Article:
Where do You Draw the Line on Good to Start?


You have felt it and so have I — that inner tug of war between perfect and good enough. It's a constant negotiation we have with ourselves. Get something out into the world, or wait and keep developing the concept.

Hence the concept — and culture — of the minimum viable product (MVP). I probably confused the issue recently by bringing up the maximally valued product as the words associated with the same acronym. Truth be told, they are the same concept, seen from two slightly different vantage points.

  • you build a minimum viable product — so you get it in market and start iterating the features and functionality users do use to evolve the product along with their feedback in the form of behavioral quantitative and potentially qualitative data
  • people buy/opt-into a maximally valued product — one that has the features and functionality they seek to get the job done and pass the utility test with a dose of delight in the simplicity of the experience

MVP is a concept that spread beyond the startup community through Eric Ries popular book The Lean Startup.

Because technology moves so fast, yet humans tend to progress at a much slower, evolutionary pace, that is the way we build sustainable applications and experiences even for the enterprise. That is where the race is on to provide/build the platform that drives and tracks the customer experience all the way back into the operational aspects of what it takes to deliver it.

A solid MVP is disruptive. Why? In a proposal to SxSWi that was admittedly probably three years too early, I outlined my definition of disruptive.

Disruptive technology is both meaningful — relevant, private, and personal — and commercially viable (even in the early stages).
A technology is disruptive when it helps a business make and keep the
best of all promises and get in exchange the things that go to making
that business stronger, more resilient, and enduring.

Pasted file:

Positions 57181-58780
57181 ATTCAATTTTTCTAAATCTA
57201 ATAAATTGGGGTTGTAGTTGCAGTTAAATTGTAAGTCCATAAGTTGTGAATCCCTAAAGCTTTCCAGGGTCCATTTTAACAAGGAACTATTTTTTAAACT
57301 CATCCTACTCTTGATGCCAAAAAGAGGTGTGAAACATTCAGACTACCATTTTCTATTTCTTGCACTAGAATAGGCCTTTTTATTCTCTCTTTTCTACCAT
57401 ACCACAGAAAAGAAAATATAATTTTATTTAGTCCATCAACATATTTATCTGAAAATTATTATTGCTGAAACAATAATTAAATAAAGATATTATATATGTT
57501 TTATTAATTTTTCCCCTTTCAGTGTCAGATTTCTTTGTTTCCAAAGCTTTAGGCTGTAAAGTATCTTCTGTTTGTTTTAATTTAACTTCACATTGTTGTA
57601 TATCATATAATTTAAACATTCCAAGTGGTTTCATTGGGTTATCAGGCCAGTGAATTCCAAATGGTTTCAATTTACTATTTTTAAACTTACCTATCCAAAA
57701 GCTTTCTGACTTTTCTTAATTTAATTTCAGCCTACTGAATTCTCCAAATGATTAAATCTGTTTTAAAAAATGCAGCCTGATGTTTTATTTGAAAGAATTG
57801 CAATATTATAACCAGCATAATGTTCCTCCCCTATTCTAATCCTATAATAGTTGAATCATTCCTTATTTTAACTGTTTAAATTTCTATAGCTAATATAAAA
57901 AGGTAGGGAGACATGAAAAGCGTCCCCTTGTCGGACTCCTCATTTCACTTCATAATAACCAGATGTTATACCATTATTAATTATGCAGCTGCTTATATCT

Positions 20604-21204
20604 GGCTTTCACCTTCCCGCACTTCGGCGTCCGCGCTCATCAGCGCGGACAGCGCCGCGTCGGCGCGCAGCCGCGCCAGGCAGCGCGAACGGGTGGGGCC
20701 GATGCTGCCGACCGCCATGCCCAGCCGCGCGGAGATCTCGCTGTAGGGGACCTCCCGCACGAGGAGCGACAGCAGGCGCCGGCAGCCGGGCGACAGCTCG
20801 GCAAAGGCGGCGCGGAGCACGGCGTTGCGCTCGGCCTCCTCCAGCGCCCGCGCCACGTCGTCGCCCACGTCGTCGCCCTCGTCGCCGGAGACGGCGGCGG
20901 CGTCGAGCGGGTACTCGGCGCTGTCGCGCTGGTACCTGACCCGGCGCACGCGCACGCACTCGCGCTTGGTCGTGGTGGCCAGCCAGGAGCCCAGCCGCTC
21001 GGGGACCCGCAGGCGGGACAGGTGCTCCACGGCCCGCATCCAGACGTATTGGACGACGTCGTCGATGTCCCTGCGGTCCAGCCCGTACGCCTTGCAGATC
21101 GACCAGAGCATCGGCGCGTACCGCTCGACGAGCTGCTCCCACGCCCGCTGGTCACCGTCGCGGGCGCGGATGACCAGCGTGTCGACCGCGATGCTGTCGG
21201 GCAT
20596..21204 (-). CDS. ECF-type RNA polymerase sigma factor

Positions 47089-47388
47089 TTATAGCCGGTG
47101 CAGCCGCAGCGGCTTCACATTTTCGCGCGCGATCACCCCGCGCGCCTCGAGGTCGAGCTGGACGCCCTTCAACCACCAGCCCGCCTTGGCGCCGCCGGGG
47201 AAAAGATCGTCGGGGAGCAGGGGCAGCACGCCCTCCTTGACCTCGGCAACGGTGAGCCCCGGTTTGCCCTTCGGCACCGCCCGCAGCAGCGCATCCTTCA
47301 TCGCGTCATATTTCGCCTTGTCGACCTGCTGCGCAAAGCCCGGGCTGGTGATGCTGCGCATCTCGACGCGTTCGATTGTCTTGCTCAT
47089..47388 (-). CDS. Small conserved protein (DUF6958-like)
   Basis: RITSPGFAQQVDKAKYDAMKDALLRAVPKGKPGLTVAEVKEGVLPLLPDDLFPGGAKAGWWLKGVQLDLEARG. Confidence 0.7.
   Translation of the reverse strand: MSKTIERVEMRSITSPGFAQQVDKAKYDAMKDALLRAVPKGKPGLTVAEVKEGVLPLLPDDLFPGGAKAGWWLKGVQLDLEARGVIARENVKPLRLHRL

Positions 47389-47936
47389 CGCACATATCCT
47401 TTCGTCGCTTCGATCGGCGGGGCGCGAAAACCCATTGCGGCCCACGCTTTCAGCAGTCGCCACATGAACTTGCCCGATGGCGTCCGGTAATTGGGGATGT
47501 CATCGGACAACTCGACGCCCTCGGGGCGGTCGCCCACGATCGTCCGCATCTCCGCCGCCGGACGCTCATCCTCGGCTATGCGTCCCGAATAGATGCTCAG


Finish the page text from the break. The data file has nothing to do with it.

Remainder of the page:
The process to good to start

Hardest part is resisting the temptation to just develop an app. Instead, you want to do a minimal due diligence and some thinking to uncover what's going on that matters, what change is needed, and what you should do first, then second, third, etc.

  • Good strategy work that helps you define and narrow requirements — both those of the customers and the business
  • Great design — we're talking in the remarkable experience corner here
  • Get there early on content strategy — it's a before-thought
  • Get front end development involved to go from "this is what we envision" to "this is how it works" prototype either in HTML5 or native experience across devices
  • Validate with customers — test early and you are able to iterate before committing resources down a path that will not give you a maximally valued product

Preparation and research up front do save you time and help you build the appropriate experience, one only your business and brand will provide. Yet that is often the phase of the project that gets short-circuited. 

This is not a conversation about managing risk, although you do manage it by choosing both meaningful (to customers) and commercially viable (to the business). It's a process that helps you decide whether you would rather buy time or invest in it.


[image courtesy colleague Jonathan Lupo]


Valeria is an experienced listener. She is also frequent speaker at
conferences and companies on a variety of topics. To book her for a
speaking engagement click here.

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